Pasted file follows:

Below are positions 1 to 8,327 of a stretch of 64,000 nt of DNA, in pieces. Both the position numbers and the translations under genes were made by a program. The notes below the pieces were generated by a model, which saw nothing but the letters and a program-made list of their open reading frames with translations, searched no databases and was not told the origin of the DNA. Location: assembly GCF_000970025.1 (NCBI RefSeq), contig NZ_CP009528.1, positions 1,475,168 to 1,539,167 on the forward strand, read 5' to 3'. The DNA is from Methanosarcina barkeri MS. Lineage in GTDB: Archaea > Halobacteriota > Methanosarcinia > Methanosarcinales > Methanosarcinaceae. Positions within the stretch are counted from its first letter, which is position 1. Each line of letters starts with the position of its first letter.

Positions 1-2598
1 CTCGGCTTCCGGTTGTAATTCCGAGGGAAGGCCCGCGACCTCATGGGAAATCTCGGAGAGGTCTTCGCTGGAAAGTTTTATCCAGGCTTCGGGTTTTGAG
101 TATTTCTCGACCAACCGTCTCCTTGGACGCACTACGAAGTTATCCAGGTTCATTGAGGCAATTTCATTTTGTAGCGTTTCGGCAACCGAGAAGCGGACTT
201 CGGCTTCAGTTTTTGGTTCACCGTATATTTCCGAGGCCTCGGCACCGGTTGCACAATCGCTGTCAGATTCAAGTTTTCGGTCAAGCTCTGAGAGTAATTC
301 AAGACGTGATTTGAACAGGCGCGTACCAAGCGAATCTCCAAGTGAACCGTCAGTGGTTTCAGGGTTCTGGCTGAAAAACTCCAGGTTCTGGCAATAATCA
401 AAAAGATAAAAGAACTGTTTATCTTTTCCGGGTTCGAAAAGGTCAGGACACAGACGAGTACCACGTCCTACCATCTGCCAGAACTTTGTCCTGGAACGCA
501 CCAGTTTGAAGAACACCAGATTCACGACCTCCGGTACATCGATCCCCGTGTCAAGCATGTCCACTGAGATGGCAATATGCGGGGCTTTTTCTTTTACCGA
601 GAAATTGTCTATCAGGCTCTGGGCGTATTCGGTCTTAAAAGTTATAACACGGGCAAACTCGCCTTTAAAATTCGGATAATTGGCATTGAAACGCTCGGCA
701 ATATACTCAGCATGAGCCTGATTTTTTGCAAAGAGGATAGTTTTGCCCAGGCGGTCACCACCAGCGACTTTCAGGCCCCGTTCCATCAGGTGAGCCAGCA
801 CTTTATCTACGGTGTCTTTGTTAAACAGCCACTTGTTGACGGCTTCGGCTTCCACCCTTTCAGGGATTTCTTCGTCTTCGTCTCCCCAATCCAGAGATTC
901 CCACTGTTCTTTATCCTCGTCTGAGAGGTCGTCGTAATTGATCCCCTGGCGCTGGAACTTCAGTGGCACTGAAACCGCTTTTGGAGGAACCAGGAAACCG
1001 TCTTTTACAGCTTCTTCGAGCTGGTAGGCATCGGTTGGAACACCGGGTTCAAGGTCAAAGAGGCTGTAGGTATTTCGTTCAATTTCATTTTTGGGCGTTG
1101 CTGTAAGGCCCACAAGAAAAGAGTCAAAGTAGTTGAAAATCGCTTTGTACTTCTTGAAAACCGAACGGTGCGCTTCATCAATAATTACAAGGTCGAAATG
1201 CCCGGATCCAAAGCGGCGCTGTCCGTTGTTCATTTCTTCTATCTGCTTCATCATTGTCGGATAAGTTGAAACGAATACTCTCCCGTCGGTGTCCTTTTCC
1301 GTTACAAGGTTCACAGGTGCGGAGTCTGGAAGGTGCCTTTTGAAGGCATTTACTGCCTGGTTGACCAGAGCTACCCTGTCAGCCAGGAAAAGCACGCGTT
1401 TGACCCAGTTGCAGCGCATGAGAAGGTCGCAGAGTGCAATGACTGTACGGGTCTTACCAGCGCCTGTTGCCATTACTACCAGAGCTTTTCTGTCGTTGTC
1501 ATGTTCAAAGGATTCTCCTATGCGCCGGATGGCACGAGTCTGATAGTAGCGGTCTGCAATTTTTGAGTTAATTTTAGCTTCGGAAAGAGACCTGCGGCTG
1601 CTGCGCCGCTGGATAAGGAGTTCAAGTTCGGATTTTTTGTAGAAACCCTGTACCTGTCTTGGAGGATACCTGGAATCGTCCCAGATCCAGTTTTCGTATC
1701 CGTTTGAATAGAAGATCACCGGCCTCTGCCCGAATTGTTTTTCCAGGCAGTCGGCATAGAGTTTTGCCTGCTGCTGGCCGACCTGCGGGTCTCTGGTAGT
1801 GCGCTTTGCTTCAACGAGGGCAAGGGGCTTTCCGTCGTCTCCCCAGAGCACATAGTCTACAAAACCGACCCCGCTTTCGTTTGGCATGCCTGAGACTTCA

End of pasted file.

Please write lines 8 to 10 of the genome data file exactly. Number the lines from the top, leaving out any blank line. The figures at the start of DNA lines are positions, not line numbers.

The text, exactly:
501 CCAGTTTGAAGAACACCAGATTCACGACCTCCGGTACATCGATCCCCGTGTCAAGCATGTCCACTGAGATGGCAATATGCGGGGCTTTTTCTTTTACCGA
601 GAAATTGTCTATCAGGCTCTGGGCGTATTCGGTCTTAAAAGTTATAACACGGGCAAACTCGCCTTTAAAATTCGGATAATTGGCATTGAAACGCTCGGCA
701 ATATACTCAGCATGAGCCTGATTTTTTGCAAAGAGGATAGTTTTGCCCAGGCGGTCACCACCAGCGACTTTCAGGCCCCGTTCCATCAGGTGAGCCAGCA